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  • Large-Signal Stability Analysis in Power Systems with a Synchronous Generator Connected to a Large Motor Drive

    Page(s): 42 - 47
    Save to Project icon | Request Permissions | Click to expandQuick Abstract | PDF file iconPDF (538 KB) |  | HTML iconHTML  

    This paper studies the large-signal stability of a synchronous generator connected to a motor drive of a similar power. The generator-motor drive set, with additional auxiliary lower power loads represents a simplified version of an all electric ship power system. The use of Lyapunov linearization method allows identifying the region of stable operation. This description is valid only locally. However, the boundaries of this region where the equilibrium points change their stability condition represent bifurcations of the nonlinear system. In addition, nonlinear behavior is likely to appear close to those boundaries. The paper also describes observed nonlinear behavior created by the action of hard limits in the system. View full abstract»

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  • Impedance Identification of Integrated Power System Components using Recurrent Neural Networks

    Page(s): 48 - 52
    Save to Project icon | Request Permissions | Click to expandQuick Abstract | PDF file iconPDF (502 KB) |  | HTML iconHTML  

    Impedance characteristics of shipboard power systems provide important information for studies on system stability and integration. Existing injection based impedance measurement techniques require multiple tests on the system to obtain characteristics over wide frequency ranges. In this paper, recurrent neural networks (RNNs) are used to model the small signal dynamics of power electronic systems based on a single test in which randomized signals are injected into the system. The trained RNN is then used to extract the small-signal impedances/admittances of the system. A number of tests have been carried out in simulation to verify the effectiveness of the proposed method. View full abstract»

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  • The Reduction of Simulation Software Execution Time for Models of Integrated Electric Propulsion Systems through Partitioning and Distribution

    Page(s): 53 - 59
    Save to Project icon | Request Permissions | Click to expandQuick Abstract | PDF file iconPDF (1019 KB) |  | HTML iconHTML  

    Software time-domain simulation models are useful to the naval engineering community both for the system design of future vessels and for the in-service support of existing vessels. For future platforms, the existence of a model of the vessel's electrical power system provides a means of assessing the performance of the system against defined requirements. This could be at the stage of requirements definition, bid assessment or any subsequent stage in the design process. For in-service support of existing platforms, the existence of a model of the vessel's electrical power system provides a means of assessing the possible cause and effect of operational defects reported by ship's staff, or of assessing the possible future implications of some change in the equipment line-up or operating conditions for the vessel. Detailed high fidelity time-domain simulation of systems, however, can be problematic due to extended execution time. This arises from the model's mathematically stiff nature: models of Integrated Electric Propulsion systems can also require significant computational resource. A conventional time-domain software simulation model is only able to utilize a single computer processor at any one time. The duration of time required to obtain results from a software model could be significantly reduced if more computer processors were utilized simultaneously. This paper details the development of a distributed simulation environment. This environment provides a mechanism for partitioning a time-domain software simulation model and running it on a cluster of computer processors. The number of processors utilized in the cluster ranges between four and sixteen nodes. The benefit of this approach is that reductions in simulation duration are achievable by an appropriate choice of model partitioning. From an engineering perspective, any net timing reduction translates to an increase in the availability of data, from which more efficient analysis and design follows. View full abstract»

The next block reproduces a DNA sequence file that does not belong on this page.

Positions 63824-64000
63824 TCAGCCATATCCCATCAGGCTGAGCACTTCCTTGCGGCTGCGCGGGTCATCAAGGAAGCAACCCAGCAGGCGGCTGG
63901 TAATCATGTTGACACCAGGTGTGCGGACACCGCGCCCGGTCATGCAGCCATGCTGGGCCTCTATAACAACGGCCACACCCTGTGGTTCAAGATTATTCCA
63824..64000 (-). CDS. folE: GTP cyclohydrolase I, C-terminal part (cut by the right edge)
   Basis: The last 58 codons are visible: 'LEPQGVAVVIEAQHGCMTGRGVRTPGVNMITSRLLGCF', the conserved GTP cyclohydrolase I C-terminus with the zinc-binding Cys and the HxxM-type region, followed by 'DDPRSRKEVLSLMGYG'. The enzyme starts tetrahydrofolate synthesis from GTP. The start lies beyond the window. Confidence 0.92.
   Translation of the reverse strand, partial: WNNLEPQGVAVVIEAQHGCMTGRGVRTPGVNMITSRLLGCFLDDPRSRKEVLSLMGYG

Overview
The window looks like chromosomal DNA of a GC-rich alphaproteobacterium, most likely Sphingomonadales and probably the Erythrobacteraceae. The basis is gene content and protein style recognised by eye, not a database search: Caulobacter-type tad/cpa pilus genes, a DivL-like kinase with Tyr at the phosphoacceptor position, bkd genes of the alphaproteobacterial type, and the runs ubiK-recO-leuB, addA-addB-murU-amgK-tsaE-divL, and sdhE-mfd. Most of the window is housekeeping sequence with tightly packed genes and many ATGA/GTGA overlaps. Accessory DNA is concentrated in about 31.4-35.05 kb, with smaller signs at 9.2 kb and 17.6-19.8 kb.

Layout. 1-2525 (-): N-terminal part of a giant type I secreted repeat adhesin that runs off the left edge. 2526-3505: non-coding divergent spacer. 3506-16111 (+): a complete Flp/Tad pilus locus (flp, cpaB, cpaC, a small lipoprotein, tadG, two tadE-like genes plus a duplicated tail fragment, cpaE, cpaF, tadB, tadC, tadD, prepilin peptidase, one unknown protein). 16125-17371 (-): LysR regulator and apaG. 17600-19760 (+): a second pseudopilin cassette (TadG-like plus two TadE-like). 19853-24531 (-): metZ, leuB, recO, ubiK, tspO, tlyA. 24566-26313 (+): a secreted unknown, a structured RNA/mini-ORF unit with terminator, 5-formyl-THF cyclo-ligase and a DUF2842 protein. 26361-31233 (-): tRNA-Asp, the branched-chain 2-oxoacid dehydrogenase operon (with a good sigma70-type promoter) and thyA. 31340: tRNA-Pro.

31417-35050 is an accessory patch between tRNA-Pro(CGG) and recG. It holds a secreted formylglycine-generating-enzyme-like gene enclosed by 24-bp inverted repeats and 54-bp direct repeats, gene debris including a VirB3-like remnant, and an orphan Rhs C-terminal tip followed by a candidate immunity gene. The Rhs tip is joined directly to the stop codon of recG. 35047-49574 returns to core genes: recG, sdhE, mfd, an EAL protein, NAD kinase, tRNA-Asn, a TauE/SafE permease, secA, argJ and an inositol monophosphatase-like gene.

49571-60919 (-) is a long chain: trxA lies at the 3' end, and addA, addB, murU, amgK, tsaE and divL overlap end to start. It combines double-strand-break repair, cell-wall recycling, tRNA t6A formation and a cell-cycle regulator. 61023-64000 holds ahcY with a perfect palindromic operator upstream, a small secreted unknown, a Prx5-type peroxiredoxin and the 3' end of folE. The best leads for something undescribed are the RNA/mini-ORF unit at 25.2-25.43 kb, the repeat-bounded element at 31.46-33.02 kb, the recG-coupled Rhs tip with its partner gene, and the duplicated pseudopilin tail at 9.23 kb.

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  • Modeling and Simulation of Electric Propulsion Systems for All-Electric Cruise Liners

    Page(s): 60 - 64
    Save to Project icon | Request Permissions | Click to expandQuick Abstract | PDF file iconPDF (353 KB) |  | HTML iconHTML  

    Electric propulsion for cruise liners has now become a standard owing to its several advantages. However propulsion drives have a large impact on the ship power system. This gives rise to the requirement for designers to understand in depth the effects of propulsion drives on the ship network in different operating conditions. For this purpose computer simulations have proved to be a very useful tool. In the paper a typical propulsion drive for an all-electric cruise liner is described and simulation results are shown. Owing to the model complexity, simulations turn out to be computationally quite heavy. For this reason a simplified model has been developed. Simulation results, from the ship network viewpoint, proved to be close to the detailed model ones. View full abstract»

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  • Multi-Objective Design Optimisation of Submarine Electric Drive Systems

    Page(s): 65 - 71
    Save to Project icon | Request Permissions | Click to expandQuick Abstract | PDF file iconPDF (1019 KB) |  | HTML iconHTML  

    The design of an integrated electric propulsion (IEP) system is considered for naval submarine propulsion. A multi-objective genetic algorithm is used to explore potential IEP topologies and designs, including direct-drive, geared-drive and hybrid steam-turbine/electric drive. Typical submarine mission scenarios are simulated and trade-offs in performance are investigated. Compromises in propeller and electric motor efficiency are found, as are large discrepancies in electric motor technology and the technology required for the realisation of direct-electrical propulsion. Multiple electric motors and a hybrid drive approach are found to reduce this discrepancy to an extent that IEP becomes a feasible propulsion option. View full abstract»